Originally created 10/31/04

New deadlines, procedures will ensure election results

On Tuesday, many of us will cast our ballots in one of the most exciting elections in my lifetime. When you go to bed Tuesday night, many of you might not know the outcome of some local and national races.

On Wednesday, I hope all of you and all of your friends will pick up The Augusta Chronicle to find the election results.

I expect those results to be in the Wednesday paper, and I know you do, too. That's why we're doing everything we can to make sure the results will be in the paper you get at home or from a news rack.

We are extending deadlines, changing some internal procedures and bringing everyone in to work Tuesday night. The production department is working with the newsroom to give us the latest possible deadlines. The circulation department is working with carriers who might have to make special arrangements to get the papers delivered. Everyone at The Chronicle is focused on two things: getting the paper out as early as possible and getting as complete an election report as we can.

We have made good plans, but things can go wrong at the worst possible time. So your newspaper might be later than usual Wednesday morning. We hope not. We will do everything we can to get it to you on time.

Why would we do that? Why would we even take a chance that the papers will be delivered late and make you angry? Why not just start the press early and make sure we get it to you on time, regardless of the content?

Because we know you count on us to give you the most complete package of information that you can get anywhere.

Sure, you can get some national election results from television and cable networks Tuesday night, but the decision in some races might not come until very late.

You can get Georgia and South Carolina results from out-of-town newspapers, but their deadlines will be too early to get statewide results to Augusta. And only The Chronicle will have results from races in and around Augusta.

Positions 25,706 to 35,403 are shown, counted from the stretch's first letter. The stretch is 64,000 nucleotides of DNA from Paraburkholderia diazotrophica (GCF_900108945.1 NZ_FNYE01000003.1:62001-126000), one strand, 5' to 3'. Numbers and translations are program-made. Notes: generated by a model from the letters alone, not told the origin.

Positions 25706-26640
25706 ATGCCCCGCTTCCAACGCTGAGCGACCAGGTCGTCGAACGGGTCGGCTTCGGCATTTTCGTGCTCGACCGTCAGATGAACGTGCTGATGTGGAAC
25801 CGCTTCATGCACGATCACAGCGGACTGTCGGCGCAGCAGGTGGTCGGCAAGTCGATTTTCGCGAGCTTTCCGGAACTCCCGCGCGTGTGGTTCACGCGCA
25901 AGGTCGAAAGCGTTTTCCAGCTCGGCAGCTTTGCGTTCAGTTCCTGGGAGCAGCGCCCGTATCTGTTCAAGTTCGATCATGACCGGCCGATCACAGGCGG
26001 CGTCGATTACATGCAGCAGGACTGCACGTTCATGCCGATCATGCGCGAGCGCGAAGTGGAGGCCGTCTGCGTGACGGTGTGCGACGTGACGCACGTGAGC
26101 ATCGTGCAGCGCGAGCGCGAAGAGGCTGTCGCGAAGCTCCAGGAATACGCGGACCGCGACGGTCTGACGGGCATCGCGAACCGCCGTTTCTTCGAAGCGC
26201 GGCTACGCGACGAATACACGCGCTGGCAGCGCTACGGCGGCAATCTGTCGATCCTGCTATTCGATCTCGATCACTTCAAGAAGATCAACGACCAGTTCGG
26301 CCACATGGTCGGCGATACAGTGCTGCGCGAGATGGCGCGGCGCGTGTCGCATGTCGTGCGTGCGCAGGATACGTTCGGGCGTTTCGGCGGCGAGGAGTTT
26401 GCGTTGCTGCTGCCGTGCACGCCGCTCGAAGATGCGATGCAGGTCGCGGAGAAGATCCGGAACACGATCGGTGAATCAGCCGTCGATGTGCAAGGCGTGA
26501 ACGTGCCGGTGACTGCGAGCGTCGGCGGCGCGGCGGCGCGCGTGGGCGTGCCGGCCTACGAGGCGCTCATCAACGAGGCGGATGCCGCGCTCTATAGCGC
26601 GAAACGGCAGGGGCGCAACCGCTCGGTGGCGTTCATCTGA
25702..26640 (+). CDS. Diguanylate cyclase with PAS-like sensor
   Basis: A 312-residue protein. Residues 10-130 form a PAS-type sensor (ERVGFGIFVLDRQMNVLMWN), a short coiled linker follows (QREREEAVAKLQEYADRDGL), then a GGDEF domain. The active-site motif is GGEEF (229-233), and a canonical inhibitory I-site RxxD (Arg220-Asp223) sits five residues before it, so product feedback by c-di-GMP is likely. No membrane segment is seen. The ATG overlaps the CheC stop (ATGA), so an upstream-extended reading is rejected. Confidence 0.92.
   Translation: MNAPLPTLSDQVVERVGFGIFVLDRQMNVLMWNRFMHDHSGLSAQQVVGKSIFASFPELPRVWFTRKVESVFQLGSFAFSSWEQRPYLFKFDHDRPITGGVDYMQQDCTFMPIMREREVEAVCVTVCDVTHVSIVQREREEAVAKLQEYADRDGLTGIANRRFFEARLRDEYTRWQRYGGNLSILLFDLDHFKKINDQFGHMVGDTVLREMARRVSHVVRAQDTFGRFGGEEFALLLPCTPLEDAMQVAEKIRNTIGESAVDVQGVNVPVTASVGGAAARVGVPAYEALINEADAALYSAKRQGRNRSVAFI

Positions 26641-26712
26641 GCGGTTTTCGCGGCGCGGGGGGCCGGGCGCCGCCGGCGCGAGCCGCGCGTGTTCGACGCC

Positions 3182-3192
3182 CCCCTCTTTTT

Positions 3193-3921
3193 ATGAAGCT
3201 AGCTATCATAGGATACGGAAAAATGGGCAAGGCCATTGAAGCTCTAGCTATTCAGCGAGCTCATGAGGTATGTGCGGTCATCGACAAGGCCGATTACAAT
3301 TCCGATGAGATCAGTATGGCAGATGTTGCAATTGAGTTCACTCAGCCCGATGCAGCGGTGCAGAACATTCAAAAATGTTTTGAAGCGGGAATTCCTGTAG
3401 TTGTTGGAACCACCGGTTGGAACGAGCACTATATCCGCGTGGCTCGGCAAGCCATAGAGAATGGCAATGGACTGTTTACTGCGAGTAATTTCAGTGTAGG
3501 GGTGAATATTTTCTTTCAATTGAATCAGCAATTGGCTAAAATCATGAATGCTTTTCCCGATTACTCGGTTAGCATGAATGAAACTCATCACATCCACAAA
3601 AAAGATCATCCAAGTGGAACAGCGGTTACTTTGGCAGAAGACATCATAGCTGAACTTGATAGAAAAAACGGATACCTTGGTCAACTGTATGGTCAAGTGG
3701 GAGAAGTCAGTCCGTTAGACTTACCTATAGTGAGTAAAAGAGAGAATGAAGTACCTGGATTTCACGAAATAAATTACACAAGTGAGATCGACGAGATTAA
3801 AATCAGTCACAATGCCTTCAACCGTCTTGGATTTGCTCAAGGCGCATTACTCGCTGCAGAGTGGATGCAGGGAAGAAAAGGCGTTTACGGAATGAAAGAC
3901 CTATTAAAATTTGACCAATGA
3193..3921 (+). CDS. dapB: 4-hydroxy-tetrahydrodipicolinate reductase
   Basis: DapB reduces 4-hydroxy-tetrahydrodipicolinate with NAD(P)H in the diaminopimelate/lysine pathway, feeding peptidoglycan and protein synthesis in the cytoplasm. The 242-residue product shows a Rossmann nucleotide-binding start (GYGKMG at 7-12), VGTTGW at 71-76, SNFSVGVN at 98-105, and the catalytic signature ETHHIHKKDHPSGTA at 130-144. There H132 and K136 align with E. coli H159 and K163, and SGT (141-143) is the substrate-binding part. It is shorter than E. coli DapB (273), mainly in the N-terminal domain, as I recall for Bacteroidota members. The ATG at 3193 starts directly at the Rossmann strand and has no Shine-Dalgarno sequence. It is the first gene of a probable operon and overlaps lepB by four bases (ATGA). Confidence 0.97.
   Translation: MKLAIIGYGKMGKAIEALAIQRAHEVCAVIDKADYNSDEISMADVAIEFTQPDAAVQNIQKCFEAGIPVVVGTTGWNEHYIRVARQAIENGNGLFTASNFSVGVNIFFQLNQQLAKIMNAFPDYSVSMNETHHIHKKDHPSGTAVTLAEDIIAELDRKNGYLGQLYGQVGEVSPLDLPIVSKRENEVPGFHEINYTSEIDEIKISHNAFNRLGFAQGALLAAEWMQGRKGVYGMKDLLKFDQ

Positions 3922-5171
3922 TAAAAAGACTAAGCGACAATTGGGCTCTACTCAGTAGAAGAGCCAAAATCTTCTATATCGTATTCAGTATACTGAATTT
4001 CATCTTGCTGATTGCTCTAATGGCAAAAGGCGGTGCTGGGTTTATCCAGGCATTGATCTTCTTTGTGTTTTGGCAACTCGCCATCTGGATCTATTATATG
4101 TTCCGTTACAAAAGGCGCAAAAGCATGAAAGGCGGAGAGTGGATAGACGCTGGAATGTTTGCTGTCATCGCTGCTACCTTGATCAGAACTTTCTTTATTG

You can go to augustachronicle.com or other Web sites and get the latest results at any time, but that only works if you are near a computer and have time to access the Web site.

The most complete, most convenient, easiest way to get election results is still from a newspaper. Our goal is for you to be able to pick up the paper Wednesday morning, scan the front page and know the results of all the races that matter to you. We don't rely on exit polls or projections. We report results.

With high turnouts expected throughout the country, we are a little worried that it might take longer to count the votes. But computer voting and other electronic devices should speed things up considerably.

Barring a mechanical or electrical breakdown of some kind, your newspaper will have the results Wednesday morning.

Our problems with installing new equipment on our press have been well documented. Breakdowns have caused the paper to be late more times in the past six months than in all the 16 years I have been here. None of us likes that, but it's a process we have to go through. Getting complicated pieces of machinery to work together seamlessly takes countless adjustments.

The production department is doing everything possible to make those adjustments and get us back to normal.

I'm grateful to them and the circulation department for agreeing to let us work a little later Tuesday night to get the election results in. I'm also grateful to our readers for being so understanding as we work through the problems that have caused late deliveries.

I hope Wednesday will be one of those days where the newspaper is at your home when you wake up and look for it, and you won't know anything about all the feverish work that went on behind the scenes to get it there.

I have one last hope: that all of you will vote Tuesday. There is no more important duty in a democracy than to take the time to choose the candidates who best represent your positions. Whoever wins, we need to know that everyone cared enough to participate in the process.

Dennis Sodomka is the executive editor of The Augusta Chronicle.


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